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Real Grit: Service Board

If longevity indicates success, our Service Board is an extraordinarily powerful organization. Service Board has been around longer than most of Academy’s present teachers. It’s already past its 30th birthday and just as active in the school and community as ever before.

“The Service Board has its roots in Student Council, says Service Board Director, Mrs. Bening (P’10, P’13), who began teaching Latin at Academy in 1987 and has been Service Board’s full-time faculty advisor since 1997. “In the late 70’s to early 80’s, students decided this program needed to have a separate service arm because the service they wanted to do was becoming greater than what Student Council could manage within its ranks. So it created the Service Club, and it was  modelled on Student Council with the same election system, hierarchy, and structure. Everyone in the school paid $5 dues to belong to the club, yet it is hardly a club when dues are mandatory and everyone belongs. So  we changed its misnomer.”Service Board strives actively to  help others in the community, who aren’t as fortunate. One of Academy’s biggest and longest running Service undertaking is the Holiday Project, which sponsors individual families and provides them with food and clothes. “This year, we sponsored 29 families in total,” says Bening, “But we’re also focusing more on fulfilling more of the needs of each individual family. Our aim is to get more students involved. And we are asking for less money.

From Service Day to Faith Mission to MDA Camp, Service provides students many avenues to take an active role in helping out their community, many of them as almost annual rites or traditions. The Service Board also institutes new agendas and policies, constantly thinking of ways to improve. Of note is the recycling program, something that didn’ exist in 1998. It was Service Board’s initiative to get the entire school to recycle.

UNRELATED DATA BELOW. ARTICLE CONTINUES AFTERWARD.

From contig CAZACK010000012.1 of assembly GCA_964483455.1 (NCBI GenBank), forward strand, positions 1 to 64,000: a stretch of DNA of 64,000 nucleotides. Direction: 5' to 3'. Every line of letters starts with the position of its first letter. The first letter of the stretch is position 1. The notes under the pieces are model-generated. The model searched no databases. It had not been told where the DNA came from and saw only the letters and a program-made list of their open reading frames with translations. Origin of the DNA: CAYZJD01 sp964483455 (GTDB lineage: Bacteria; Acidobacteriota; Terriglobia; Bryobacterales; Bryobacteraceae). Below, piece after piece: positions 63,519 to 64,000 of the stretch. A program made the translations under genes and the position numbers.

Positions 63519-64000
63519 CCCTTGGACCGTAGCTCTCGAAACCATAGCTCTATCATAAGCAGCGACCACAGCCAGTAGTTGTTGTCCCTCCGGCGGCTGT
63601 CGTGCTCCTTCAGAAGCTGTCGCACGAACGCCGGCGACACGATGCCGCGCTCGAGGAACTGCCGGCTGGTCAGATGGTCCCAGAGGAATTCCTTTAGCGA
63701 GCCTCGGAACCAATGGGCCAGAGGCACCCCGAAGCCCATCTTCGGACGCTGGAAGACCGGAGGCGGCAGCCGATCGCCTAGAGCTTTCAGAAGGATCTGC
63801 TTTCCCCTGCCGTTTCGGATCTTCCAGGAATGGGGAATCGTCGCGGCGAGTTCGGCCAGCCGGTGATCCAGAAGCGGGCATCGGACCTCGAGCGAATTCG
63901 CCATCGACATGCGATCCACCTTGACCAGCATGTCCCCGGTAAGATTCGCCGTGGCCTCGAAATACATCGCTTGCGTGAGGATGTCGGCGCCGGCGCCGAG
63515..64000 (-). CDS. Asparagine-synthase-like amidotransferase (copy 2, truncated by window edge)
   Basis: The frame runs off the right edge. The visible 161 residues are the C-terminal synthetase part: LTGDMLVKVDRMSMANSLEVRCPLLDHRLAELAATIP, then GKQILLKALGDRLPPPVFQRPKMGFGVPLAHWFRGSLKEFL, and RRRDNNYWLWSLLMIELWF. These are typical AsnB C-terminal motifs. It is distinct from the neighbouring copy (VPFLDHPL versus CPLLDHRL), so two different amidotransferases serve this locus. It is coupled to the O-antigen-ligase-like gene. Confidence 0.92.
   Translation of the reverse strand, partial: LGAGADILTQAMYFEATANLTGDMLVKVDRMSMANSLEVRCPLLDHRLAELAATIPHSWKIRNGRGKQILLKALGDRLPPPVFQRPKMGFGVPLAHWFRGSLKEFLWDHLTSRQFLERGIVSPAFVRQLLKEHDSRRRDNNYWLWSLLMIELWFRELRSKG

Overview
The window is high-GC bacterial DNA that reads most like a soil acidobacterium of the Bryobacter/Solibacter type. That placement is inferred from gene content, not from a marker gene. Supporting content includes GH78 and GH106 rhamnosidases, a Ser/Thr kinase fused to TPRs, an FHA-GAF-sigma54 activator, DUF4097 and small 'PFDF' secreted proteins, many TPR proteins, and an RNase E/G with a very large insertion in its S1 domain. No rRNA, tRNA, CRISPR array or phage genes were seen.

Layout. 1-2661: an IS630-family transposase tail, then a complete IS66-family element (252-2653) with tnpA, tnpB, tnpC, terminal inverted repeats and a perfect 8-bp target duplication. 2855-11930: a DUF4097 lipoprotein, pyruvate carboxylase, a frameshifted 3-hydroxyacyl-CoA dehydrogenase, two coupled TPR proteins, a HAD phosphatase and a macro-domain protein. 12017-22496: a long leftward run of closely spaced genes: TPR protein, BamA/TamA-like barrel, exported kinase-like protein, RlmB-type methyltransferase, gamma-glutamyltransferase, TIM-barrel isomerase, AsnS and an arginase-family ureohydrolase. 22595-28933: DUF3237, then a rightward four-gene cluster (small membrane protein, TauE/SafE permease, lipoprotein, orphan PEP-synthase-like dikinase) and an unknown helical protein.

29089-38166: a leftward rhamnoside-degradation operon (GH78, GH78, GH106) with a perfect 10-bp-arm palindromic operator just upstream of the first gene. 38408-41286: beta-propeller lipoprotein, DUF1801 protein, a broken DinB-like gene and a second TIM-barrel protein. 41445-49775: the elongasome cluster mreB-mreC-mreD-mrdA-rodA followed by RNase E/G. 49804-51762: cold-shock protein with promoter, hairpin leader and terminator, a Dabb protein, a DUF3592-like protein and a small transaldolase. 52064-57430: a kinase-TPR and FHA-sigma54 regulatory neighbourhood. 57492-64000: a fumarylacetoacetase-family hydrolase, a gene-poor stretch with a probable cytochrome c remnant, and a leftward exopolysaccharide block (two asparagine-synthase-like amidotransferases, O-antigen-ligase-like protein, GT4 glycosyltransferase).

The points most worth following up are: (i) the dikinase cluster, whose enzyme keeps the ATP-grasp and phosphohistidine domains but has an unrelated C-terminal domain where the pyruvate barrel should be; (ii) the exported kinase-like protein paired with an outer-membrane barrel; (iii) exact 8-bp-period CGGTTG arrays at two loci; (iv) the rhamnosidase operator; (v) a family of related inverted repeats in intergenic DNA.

As successful as the Holiday Project has been in recent years, the Service Board decided it could be improved, especially if the project could have all three school divisions playing a role in it. Most noticeably, the holiday venture’s name is now KIDS4KIDS, which,  Bening explains, is “meant to convey to people we no longer do this necessarily as a holiday thing. We want to work this plan into the curriculum so it becomes part of what we do, regardless that it is the holiday.”

KIDS4KIDS involves more lower and middle school students. The fourth grade focuses on proper nutrition, and what it takes to feed a family. Fifth graders follow up with portioning meals.They will actually create menus and meal plans for families based on the food items they requested and decide how to divide the food to feed each family for a week. And the seventh grade was in charge of the food aspect of KIDS4KIDS this year. “As the middle school takes a more active role in the project, this allows the upper school to explore new things,” says Bening. For example, this year a Service Department, comprised of faculty members from the three divisions, the arts, and athletics worked to develop a curriculum that effectively teaches kids about service and helping the community. And that doesn’t mean this group wants to impose another class on the students. This past summer, a small group from Academy participated in a service trip to aid the relief efforts in Joplin, Missouri, which was ravaged by a tornado in May, 2011. The Service Board is also looking at trying to start up an annual service trip, given the success of this first experience and the participants’ positive reactions to it.

Service Board has a long, triumphant history at Academy. And it doesn’t seem to be slowing down one bit. It continues to improve how students engage themselves in service and help the local community. The first 30 years have been a resounding success story. And the horizon for the next 30 looks just as bright.

Written by Andy Li’13. Photo by Jeremy Schroeder’14.




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